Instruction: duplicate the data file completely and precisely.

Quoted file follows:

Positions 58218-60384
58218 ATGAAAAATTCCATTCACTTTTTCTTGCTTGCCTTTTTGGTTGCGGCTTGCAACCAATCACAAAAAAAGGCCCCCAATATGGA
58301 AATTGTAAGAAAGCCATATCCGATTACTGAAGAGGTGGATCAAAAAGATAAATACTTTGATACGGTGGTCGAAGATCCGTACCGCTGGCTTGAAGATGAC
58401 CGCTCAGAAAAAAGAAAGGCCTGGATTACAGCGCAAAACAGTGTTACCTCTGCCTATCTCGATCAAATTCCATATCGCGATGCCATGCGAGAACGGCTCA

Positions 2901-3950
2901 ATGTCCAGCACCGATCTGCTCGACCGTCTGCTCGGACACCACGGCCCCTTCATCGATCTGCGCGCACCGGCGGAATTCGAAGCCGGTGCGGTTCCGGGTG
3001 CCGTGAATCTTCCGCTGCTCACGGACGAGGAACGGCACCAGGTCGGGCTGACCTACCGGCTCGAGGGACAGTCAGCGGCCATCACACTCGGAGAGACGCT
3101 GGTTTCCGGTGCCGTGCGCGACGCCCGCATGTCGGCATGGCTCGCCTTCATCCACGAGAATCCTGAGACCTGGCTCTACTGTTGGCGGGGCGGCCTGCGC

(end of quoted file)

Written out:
Positions 58218-60384
58218 ATGAAAAATTCCATTCACTTTTTCTTGCTTGCCTTTTTGGTTGCGGCTTGCAACCAATCACAAAAAAAGGCCCCCAATATGGA
58301 AATTGTAAGAAAGCCATATCCGATTACTGAAGAGGTGGATCAAAAAGATAAATACTTTGATACGGTGGTCGAAGATCCGTACCGCTGGCTTGAAGATGAC
58401 CGCTCAGAAAAAAGAAAGGCCTGGATTACAGCGCAAAACAGTGTTACCTCTGCCTATCTCGATCAAATTCCATATCGCGATGCCATGCGAGAACGGCTCA

Positions 2901-3950
2901 ATGTCCAGCACCGATCTGCTCGACCGTCTGCTCGGACACCACGGCCCCTTCATCGATCTGCGCGCACCGGCGGAATTCGAAGCCGGTGCGGTTCCGGGTG
3001 CCGTGAATCTTCCGCTGCTCACGGACGAGGAACGGCACCAGGTCGGGCTGACCTACCGGCTCGAGGGACAGTCAGCGGCCATCACACTCGGAGAGACGCT
3101 GGTTTCCGGTGCCGTGCGCGACGCCCGCATGTCGGCATGGCTCGCCTTCATCCACGAGAATCCTGAGACCTGGCTCTACTGTTGGCGGGGCGGCCTGCGC